Child Care Provider Education
Deliver educational workshops which provide continuing education credits and increase the knowledge level for child care providers in collaboration with Early Childhood Training & Technical Assistance Centers and Regional Early Care Education Conferences.
- Related Plans
Child Care Provider Education (Bernalillo County)
Child Care Provider Education (Lea County)
Child Care Provider Education (McKinley County)
Child Care Provider Education (Otero County)
Child Care Provider Education (San Juan County)
Child Care Provider Education (San Miguel County)
Child Care Provider Education (Santa Fe County)
These topics met state child care licensing regulation competencies.
451 child care providers from Lea, Chaves, Eddy, Otero, San Juan, McKinley, and Roosevelt counties attended workshops at 6 centers and 2 Regional Child Care Conferences. They acquired 43 continuing education credits, thus a total of 19,393 continuing education hours were provided by Cooperative Extension.
Programs and child care centers served include: the Navajo Nation Child Care & Development Program; Kidz First Child Care Center; Fort Defiance Regional Child Care Providers Agency; Connections Agency Day Care Providers; Project Success (Gallup/ McKinley County Schools Child Day Care Providers). Collaborators included local Training and Technical Assistance Programs and Regional Early Care and Education conferences.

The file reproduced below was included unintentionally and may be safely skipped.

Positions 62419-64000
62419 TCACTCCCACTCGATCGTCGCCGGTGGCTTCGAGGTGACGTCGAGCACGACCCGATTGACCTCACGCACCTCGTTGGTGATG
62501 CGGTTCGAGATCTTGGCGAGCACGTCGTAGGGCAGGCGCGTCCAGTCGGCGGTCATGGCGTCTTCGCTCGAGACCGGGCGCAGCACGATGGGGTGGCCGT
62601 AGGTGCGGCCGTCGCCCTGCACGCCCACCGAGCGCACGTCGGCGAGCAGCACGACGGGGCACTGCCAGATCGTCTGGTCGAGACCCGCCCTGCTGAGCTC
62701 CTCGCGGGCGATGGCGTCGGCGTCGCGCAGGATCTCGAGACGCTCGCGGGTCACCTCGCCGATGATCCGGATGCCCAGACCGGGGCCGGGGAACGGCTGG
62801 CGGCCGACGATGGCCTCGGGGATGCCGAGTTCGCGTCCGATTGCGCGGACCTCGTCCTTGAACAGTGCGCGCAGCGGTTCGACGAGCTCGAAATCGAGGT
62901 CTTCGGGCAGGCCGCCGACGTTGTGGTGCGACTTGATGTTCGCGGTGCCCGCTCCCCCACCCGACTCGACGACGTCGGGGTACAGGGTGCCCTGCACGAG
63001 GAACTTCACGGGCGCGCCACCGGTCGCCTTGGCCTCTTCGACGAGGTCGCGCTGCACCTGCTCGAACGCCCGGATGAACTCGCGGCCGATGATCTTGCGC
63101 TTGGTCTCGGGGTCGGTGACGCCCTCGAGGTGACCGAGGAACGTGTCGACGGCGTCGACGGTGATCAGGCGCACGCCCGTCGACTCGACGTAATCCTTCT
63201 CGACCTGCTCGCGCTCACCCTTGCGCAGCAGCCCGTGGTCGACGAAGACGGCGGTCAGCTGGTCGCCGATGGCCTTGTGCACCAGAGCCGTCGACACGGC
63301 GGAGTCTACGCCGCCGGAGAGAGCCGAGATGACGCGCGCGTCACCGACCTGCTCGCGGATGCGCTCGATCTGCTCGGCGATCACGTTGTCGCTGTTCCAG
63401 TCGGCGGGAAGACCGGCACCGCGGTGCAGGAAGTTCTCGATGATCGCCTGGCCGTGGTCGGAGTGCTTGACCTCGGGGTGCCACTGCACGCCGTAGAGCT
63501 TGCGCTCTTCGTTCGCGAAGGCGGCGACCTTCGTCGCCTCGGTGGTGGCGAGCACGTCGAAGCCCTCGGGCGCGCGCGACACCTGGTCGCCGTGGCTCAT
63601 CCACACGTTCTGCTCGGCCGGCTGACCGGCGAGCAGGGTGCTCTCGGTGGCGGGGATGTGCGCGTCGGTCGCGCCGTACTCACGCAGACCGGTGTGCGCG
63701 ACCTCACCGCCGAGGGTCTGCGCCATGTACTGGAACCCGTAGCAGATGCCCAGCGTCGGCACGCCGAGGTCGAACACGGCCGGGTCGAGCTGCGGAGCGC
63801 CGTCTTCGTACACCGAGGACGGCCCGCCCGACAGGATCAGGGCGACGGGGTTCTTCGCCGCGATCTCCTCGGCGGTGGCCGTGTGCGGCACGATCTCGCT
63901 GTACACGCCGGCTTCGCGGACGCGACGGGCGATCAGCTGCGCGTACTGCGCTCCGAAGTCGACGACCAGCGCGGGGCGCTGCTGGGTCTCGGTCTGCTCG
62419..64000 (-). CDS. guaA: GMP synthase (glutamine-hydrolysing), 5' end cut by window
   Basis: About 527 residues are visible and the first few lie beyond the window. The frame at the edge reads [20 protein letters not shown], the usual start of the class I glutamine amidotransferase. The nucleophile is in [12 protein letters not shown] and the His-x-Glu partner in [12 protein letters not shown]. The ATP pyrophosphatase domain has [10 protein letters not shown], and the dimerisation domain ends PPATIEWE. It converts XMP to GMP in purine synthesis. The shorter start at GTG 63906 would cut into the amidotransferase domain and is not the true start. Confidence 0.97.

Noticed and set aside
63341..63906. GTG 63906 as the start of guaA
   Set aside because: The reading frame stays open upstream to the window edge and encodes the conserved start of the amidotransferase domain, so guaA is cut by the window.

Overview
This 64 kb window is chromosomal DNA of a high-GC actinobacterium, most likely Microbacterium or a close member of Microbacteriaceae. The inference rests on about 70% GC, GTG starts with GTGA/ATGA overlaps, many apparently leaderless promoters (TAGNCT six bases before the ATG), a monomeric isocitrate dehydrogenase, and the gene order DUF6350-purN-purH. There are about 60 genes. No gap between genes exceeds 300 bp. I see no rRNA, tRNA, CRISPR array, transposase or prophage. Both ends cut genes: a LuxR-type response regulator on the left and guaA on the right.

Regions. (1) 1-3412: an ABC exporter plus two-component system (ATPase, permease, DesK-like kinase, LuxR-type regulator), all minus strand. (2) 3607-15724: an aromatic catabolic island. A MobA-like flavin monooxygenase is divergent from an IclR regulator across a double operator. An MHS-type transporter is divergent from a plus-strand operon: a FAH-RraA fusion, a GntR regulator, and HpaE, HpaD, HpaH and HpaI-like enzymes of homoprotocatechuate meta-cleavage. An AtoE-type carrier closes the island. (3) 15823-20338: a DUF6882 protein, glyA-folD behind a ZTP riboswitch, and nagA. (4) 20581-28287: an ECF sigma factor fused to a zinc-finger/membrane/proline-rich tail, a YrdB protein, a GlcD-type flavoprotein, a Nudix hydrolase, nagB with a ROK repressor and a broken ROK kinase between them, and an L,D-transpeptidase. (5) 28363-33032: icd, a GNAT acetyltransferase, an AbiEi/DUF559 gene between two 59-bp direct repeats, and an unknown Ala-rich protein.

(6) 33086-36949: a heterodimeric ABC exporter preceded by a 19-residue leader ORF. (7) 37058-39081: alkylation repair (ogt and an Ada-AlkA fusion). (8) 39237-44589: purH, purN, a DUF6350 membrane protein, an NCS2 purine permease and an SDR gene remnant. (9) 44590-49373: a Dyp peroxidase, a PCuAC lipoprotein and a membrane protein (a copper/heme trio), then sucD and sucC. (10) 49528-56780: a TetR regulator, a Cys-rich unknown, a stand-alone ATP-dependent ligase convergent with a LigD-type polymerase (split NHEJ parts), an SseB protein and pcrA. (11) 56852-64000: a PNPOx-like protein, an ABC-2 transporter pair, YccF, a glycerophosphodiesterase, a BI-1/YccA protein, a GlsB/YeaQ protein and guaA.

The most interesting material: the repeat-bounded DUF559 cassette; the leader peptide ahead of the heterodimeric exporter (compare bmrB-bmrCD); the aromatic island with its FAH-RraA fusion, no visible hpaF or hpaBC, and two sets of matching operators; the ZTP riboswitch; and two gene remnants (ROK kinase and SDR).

The need for child care providers to attain 6-12 hours of continuing education credits to keep their home day care in compliance with the state and federal program regulations and policies is accomplished through monthly trainings in several areas such as nutrition, health, food safety, child development, etc. The home economist provided Child Development Ages stages training for 37 Day Care Providers from the Navajo Nation Division of Social Services. Knowing how children develop provided day care providers to understand children’s behavior and how to help them learn. A per survey was administered before the lesson and was followed by the post survey at the end of the session. Participants learned what influences a child’s development, what does developmentally appropriate mean, and what are the 4 areas of child development? Each participant gained knowledge and were given 4 hours credit for attending the presentation.
Child Care Development Fund Program Training
Part 2, of Child Development for Navajo Nation Child Care Development Fund Program Training and 40 participants attended and received a certificate of completion for the 2 part training. Participants watched a video on Cognitive Development, they were given a work sheet that all participants filled out as they were viewing the video and were provided with a per and post evaluations which were turned in to the home economist at the end of the training. Results showed that more training is needed in this area also needed are activities that providers can use to help the children with their development.